Illustration • Inspiration Jules Feiffer Is Still Having Fun

We begin our survey of recently published graphic novels by interviewing the legendary Jules Feiffer, writer and illustrator of The Ghost Script.

It feels like comic books have been around forever, but Famous Funnies—the prototypical modern comic book—was published in 1933. While Spandexed superheroes dominate comic shop shelves, graphic novels (long-form, book length volumes) are where you'll find meatier storylines and, frequently, more challenging content.

To kick off Adobe Create's multi-part survey of recently published graphic novels, I spoke to one of the most-celebrated people working in the genre: Jules Feiffer. Feiffer is a Pulitzer-Prize cartoonist, satirist, author, playwright, and screenwriter. He also published his first graphic novel, Tantrum, in 1979.

Ninety-one years old (and going strong!), Feiffer recently released The Ghost Script, the final entry in his Kill My Mother trilogy published by Liveright. It's a murder mystery set in 1953, in which the recently deceased is the main character, gumshoe Sam Hannigan. While it certainly helps to have read the preceding entries in the series—Kill My Mother and its prequel/sequel, Cousin JosephThe Ghost Script stands on its own as a highly atypical, lavishly illustrated noir thriller that is unlike anything else in the medium.

Feiffer, a living legend in both his output and his inimitable style, eases into the third entry in his trilogy with a looser than usual, almost scribbly style that bears the confidence of a master craftsman creating a labor of love simply because he wants to. That he makes such a tremendous work feel so effortless in its arrival is only part of what makes The Ghost Script so entertaining. Featuring a recurring cast of characters, The Ghost Script is complex, occasionally confusing, robustly scripted (those playwright skills at work) and satisfying to consume.

Create: Your Kill My Mother trilogy is something you’ve been wanting to do for a long time, fulfilling your desire to craft a multi-part mystery that recalls the pulp noir crime thrillers of your childhood. As a seasoned playwright and author, did you plot out the contents of the three books in advance, or did you draw them one by one?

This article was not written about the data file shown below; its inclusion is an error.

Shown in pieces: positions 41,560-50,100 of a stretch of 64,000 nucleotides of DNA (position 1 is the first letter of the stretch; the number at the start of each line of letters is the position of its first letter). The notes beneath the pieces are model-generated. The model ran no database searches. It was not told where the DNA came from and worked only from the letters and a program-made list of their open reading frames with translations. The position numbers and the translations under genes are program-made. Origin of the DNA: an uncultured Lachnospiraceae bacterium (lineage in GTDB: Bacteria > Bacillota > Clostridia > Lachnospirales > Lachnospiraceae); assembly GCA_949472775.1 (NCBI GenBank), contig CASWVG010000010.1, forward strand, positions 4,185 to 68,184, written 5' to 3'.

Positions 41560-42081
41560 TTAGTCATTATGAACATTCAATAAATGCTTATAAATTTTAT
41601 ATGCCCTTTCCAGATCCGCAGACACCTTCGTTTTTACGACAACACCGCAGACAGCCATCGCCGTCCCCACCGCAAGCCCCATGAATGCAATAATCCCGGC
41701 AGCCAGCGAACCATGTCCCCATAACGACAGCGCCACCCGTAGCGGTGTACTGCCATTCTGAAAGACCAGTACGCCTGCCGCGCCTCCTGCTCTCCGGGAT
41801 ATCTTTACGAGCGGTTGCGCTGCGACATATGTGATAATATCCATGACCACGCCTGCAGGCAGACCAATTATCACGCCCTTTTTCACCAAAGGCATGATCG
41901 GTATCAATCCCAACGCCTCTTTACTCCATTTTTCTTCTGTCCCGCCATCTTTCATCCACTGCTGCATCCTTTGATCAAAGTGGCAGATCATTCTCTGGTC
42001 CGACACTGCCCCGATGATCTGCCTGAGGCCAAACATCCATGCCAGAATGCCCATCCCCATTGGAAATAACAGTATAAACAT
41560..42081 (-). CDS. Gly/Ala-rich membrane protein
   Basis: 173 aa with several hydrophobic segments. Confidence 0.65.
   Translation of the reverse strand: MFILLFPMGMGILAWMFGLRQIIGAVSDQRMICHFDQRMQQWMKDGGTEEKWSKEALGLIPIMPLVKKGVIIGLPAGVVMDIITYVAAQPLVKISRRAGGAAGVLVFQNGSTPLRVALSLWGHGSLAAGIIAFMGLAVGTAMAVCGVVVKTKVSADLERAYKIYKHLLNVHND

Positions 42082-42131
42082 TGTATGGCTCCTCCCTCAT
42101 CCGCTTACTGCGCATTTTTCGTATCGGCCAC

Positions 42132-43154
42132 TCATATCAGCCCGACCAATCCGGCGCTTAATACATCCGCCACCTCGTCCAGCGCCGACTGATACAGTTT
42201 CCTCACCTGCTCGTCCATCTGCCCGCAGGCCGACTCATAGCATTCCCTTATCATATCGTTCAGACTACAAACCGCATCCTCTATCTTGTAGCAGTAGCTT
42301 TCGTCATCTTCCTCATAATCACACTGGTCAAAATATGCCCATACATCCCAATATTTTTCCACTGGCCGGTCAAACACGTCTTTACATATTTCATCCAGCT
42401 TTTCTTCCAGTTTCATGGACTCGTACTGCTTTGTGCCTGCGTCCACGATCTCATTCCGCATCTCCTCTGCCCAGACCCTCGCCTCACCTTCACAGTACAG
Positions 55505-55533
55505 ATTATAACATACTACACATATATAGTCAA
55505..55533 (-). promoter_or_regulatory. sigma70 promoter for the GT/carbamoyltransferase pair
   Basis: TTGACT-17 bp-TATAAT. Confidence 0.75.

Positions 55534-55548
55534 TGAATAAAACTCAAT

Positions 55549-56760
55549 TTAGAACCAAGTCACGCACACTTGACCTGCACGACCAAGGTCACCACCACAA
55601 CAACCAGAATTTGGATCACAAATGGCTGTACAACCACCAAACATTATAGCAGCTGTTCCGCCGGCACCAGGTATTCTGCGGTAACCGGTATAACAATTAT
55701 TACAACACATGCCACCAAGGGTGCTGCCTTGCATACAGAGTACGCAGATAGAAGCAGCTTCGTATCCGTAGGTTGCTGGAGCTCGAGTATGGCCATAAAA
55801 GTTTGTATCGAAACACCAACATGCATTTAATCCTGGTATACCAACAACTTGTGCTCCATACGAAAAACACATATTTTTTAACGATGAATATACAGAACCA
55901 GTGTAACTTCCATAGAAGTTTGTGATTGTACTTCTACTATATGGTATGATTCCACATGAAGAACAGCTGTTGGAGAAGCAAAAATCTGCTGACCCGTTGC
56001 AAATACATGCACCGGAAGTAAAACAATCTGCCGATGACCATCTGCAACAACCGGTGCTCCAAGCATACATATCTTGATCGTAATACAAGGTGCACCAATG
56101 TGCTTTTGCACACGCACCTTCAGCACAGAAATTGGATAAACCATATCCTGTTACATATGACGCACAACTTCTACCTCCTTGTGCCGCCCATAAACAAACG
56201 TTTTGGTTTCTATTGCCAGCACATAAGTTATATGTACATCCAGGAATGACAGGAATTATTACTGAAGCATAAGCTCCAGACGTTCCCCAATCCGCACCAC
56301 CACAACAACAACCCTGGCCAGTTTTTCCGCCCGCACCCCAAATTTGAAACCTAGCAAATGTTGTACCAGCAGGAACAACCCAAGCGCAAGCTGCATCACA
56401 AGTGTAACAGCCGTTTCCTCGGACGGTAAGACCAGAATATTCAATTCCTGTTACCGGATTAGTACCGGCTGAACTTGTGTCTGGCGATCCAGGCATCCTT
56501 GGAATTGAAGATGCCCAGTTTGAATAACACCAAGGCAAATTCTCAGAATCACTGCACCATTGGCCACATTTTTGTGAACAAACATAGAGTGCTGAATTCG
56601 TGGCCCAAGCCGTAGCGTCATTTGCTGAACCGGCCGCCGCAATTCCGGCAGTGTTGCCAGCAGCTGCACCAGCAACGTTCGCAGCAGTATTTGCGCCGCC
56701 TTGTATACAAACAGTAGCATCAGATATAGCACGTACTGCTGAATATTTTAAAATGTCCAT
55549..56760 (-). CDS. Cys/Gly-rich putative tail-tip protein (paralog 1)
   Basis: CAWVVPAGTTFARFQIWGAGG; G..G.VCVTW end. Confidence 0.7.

Jules Feiffer: I am an involuntary creator of chaos. So nothing quite happens as I plan it. In the case of Kill My Mother, it started as all text. I got bored after two or three pages of writing, decided to change it into words and pictures; that is, a graphic novel. But since I didn’t, at that time, believe I knew how to draw in the required style, I was hoping that my assistant at the time would do the illustration, while I did the copy. And since I wanted to entangle her in this project, and she was almost six feet tall, I thought if I made it about six-foot-tall women, I could con her into the job. [Editor’s note: The trilogy does feature some tall, blonde characters.] But it turned out that after a few stabs at it, she decided it wasn’t right for her—and I was stuck with a storyline that I kind of liked, but no one to draw it but me. Basically, everything that happened thereafter grew out of that mistake.

“I am an involuntary creator of chaos. So nothing quite happens as I plan it. In the case of Kill My Mother, it started as all text.”


Create: The trilogy is non-sequential: Kill Your Mother the first book; Cousin Joseph the sequel/prequel; The Ghost Script the third and final book. What was the thought process behind this storytelling structure? In your foreword to The Ghost Script you note that the trilogy “was never meant to be political.” But clearly things informed the series as you went along. When did inspiration strike and cause you to deviate from your initial avoidance, if you can call it that, of politics?